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Correspondence  |   March 1995
Reply: Measurements of Occlusion Pressure during Anesthesia with Volatile Anesthetics in Humans
Author Notes
  • Jaume Canet, M.D., Staff Anesthesiologists, Department of Anesthesiology, Hospital Universitari Germans Trias i Pujol Badalona, 08916 Barcelona, Spain.
  • Joaquin Sanchis, M.D., Professor of Respiratory Medicine Hospital de Sant Paul, Universitat Autonoma de Barcelona Barcelona, Spain.
Article Information
Correspondence
Correspondence   |   March 1995
Reply: Measurements of Occlusion Pressure during Anesthesia with Volatile Anesthetics in Humans
Anesthesiology 3 1995, Vol.82, 799. doi:
Anesthesiology 3 1995, Vol.82, 799. doi:
In Reply:—When we stated that only a single previous work had studied occlusion pressure at increasing concentrations of haloge-nated agents, in this case enflurane, [1 ] we failed to mention the work by Drummond measuring occlusion pressure also with enflurane at 2% and 3% in six subjects. [2 ]
We think that our study does not contradict Drummond's finding that the ventilatory depression observed at increasing concentrations of enflurane could be attributable entirely to a reduction in central drive. We studied two different halogenated anesthetics, i.e., halothane and isoflurane, and observed significant differences between them in the mechanisms of ventilatory depression. The inspired concentrations of enflurane that Drummond's patients received were at the higher range of concentrations we used with isoflurane, which showed clear central ventilatory depression. During halothane anesthesia at 1.2 MAC, inspiratory occlusion pressure was greater than in the awake state making unlikely the possibility of central respiratory depression. The observed increase in end-tidal carbon dioxide therefore may be attributable to a significant peripheral ventilatory depression. A mathematical analysis of the occlusion pressure waveform also showed differences between the two anesthetics and at different concentrations, suggesting different effects on the mechanisms of transformation of central respiratory drive into occlusion pressure. Investigation of the effects of other drugs such opioids or atropine could elucidate the different ways of inducing ventilatory depression.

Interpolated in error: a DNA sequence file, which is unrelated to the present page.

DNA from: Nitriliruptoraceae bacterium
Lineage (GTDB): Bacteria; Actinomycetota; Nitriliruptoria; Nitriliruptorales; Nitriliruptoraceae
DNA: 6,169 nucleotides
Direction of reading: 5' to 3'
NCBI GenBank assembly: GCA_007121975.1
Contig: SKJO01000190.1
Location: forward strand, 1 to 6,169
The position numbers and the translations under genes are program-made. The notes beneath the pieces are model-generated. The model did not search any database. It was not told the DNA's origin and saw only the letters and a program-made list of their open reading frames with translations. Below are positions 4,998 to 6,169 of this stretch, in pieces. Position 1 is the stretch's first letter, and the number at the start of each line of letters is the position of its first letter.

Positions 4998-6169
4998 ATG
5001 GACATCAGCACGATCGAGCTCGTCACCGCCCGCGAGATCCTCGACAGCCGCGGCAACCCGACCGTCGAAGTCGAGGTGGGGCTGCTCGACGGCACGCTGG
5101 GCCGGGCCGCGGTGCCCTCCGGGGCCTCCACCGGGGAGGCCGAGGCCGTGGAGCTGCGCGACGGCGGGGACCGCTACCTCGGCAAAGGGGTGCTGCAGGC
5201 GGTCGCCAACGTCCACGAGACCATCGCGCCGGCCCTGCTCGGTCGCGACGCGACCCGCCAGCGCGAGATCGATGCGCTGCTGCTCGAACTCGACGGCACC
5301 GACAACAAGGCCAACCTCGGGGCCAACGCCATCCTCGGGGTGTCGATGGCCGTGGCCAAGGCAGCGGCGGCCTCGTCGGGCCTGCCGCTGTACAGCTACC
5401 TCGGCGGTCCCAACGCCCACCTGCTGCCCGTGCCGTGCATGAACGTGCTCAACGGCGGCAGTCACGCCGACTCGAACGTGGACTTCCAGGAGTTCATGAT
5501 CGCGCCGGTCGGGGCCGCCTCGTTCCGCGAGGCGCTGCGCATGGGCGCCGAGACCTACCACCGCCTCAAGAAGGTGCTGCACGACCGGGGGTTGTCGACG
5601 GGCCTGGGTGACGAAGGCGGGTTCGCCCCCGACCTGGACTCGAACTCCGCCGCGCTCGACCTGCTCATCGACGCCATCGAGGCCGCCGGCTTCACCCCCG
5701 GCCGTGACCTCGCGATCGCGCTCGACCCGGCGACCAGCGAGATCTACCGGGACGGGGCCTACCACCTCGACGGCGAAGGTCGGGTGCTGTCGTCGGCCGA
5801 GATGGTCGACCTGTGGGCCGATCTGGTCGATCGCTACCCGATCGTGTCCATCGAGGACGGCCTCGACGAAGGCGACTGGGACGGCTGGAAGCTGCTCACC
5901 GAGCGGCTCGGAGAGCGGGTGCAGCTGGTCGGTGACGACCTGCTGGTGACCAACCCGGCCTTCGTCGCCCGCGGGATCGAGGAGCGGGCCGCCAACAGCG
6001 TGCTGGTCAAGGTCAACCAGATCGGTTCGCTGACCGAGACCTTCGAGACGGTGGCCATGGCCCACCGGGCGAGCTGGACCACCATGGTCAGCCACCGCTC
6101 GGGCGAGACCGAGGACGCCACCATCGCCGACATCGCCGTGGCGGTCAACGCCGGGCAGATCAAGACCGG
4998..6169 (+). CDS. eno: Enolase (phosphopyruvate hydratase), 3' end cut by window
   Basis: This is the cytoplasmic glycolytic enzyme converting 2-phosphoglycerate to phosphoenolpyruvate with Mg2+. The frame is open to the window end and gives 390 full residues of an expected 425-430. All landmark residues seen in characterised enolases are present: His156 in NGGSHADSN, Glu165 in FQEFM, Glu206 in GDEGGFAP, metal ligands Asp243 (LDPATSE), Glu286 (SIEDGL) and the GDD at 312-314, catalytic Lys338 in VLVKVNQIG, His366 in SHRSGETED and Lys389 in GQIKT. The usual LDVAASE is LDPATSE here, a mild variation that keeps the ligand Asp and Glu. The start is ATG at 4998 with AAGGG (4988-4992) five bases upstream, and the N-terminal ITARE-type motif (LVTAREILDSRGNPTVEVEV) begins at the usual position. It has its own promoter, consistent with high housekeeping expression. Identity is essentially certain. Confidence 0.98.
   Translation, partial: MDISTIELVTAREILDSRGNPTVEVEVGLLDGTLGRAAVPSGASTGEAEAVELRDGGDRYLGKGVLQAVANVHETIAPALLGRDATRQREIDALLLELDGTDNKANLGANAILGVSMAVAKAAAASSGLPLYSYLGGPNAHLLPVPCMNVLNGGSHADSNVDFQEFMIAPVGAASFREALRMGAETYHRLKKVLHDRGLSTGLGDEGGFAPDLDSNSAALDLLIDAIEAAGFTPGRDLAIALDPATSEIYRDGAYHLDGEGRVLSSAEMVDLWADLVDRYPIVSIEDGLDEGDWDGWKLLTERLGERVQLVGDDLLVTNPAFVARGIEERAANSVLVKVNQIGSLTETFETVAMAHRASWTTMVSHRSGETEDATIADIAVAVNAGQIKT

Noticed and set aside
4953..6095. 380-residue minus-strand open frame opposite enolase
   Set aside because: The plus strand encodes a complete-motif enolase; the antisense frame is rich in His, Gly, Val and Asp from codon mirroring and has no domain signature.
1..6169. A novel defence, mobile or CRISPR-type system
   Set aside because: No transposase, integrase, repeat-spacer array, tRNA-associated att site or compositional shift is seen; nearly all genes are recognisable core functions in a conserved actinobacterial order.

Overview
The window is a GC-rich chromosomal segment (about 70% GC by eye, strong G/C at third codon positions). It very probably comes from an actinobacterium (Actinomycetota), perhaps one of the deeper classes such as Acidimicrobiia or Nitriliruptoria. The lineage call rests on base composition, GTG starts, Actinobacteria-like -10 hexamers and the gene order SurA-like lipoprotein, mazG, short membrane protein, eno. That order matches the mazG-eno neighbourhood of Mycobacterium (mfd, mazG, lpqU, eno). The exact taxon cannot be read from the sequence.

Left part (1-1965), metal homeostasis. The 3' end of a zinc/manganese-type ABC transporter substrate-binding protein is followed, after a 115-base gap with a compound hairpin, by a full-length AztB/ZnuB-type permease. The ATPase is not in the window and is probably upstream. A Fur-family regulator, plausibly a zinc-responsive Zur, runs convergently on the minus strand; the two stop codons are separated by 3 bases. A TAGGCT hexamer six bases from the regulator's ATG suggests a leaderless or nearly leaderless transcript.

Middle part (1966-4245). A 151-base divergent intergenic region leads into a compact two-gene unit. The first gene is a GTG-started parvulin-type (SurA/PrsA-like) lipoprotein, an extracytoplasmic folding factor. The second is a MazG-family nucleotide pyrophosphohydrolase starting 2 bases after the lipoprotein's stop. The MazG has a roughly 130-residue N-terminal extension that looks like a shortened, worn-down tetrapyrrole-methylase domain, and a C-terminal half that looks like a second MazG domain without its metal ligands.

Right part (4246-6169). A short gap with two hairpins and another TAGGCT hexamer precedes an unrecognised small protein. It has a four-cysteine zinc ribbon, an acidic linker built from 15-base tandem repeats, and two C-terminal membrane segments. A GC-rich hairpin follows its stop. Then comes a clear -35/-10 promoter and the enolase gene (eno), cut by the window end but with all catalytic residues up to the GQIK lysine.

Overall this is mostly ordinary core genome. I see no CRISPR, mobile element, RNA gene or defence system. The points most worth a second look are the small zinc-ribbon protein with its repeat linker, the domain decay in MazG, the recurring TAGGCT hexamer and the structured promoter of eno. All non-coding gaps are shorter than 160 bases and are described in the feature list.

At any rate, analysis of waveform occlusion pressure curves, in agreement with Drummond's suggestion, certainly should be helpful for investigating the neural mechanisms of respiratory depression.
Jaume Canet, M.D., Staff Anesthesiologists, Department of Anesthesiology, Hospital Universitari Germans Trias i Pujol Badalona, 08916 Barcelona, Spain.
Joaquin Sanchis, M.D., Professor of Respiratory Medicine Hospital de Sant Pau, Universitat Autonoma de Barcelona Barcelona, Spain.
(Accepted for publication December 9, 1994.)
REFERENCES
Wahba WM: Analysis of ventilatory depression by enflurane during clinical anesthesia Anesth Analg 59:103-109, 1980.
Drummond GB: Comparison of decreases in ventilation caused by enflurane and fentanyl during anaesthesia Br J Anaesth 55:825-835, 1983.